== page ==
Five cities of refuge are selected for the comparative framework, with European cities being the primary empirical domains. Athens, Berlin, London are currently experiencing the shocks of the “refugee crisis”, even if differentially; Los Angeles and Hong Kong have long experiences as cities of refuge and thus provide a spatial and temporal comparative dimension to the analysis. All cities share three common characteristics: they are all digital cities with rich digital infrastructures, networks and cultures; they constitute important case studies within the history of sudden and/or unwelcome population change as a result of forced migration; and their current position as cities of refuge is shaped in the midst of heated local and global debates on the “refugee crisis” and migration control.
The main research question that drives the project is:
• In what ways does digital communication enhance or hinder urban communities’ resilience in the aftermath of refugee arrivals to the city?
Resilience is examined through the experience of the different constituents of urban communities: settled residents and newcomers. Fundamental to the project is a horizontal perspective into the city. Particularly, by engaging with established communities, civic actors and newcomers alike, the project destabilises conceptual, empirical and policy assumptions that often predetermine who speaks, on behalf of whom, and who should listen in the context of migration. A horizontal perspective into the city of refuge tackles three dominant limitations in policy and research that either examines citizens and the civil society alone or migrants as isolated actors. Instead, a horizontal approach to the city of refuge: (i.) destabilises assumptions about citizens and noncitizens being divided between benefactors and beneficiaries, with citizens and institutions being privileged in their capacities and right to speak and to be heard; (ii.) opens us spaces for understanding and promoting relations of trust and cooperation between those receiving and those arriving in the city; (iii.) enables conceptual and empirical opportunities to understand different forms of agency and acts of citizenship within the city, especially by recognising that newcomers, citizens and civil society do and can develop different capacities to deal with challenges associated with urban life and migration.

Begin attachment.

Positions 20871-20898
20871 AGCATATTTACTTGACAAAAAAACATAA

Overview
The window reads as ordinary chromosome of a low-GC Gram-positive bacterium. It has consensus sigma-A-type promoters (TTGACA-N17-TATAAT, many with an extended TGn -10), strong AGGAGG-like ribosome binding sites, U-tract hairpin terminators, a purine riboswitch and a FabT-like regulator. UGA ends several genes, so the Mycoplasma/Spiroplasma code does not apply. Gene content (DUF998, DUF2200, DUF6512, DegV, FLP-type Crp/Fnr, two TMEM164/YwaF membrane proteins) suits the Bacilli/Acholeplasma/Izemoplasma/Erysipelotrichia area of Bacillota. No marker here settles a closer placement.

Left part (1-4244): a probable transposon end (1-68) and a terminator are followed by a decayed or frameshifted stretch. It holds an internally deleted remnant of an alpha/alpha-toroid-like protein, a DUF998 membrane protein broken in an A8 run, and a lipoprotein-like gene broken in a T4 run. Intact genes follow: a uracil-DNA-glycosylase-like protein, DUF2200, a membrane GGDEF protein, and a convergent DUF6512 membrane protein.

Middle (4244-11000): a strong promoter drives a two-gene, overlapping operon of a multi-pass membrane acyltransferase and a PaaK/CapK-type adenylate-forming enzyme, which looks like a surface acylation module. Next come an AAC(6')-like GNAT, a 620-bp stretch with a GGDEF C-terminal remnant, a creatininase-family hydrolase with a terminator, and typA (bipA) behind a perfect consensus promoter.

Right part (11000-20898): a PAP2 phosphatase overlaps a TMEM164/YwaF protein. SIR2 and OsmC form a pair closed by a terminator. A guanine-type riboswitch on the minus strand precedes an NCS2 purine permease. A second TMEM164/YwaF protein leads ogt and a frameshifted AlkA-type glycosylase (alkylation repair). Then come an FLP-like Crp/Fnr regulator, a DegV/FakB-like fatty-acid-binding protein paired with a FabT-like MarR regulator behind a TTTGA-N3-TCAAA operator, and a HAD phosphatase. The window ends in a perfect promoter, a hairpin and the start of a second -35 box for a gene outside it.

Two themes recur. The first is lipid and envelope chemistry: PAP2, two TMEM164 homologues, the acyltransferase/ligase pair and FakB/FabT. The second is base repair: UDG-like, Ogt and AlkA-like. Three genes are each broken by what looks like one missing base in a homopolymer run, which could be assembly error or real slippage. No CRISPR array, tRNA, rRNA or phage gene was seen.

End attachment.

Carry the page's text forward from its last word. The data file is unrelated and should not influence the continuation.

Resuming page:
Such a holistic approach highlights the importance of studying urban diversity and the need to examine how a wide range of urban dwellers use digital communications to develop capabilities for the growth and revitalization of their community. This holistic perspective also underscores the great potential of migration to enhance social, cultural and economic benefits after the initial shock of change.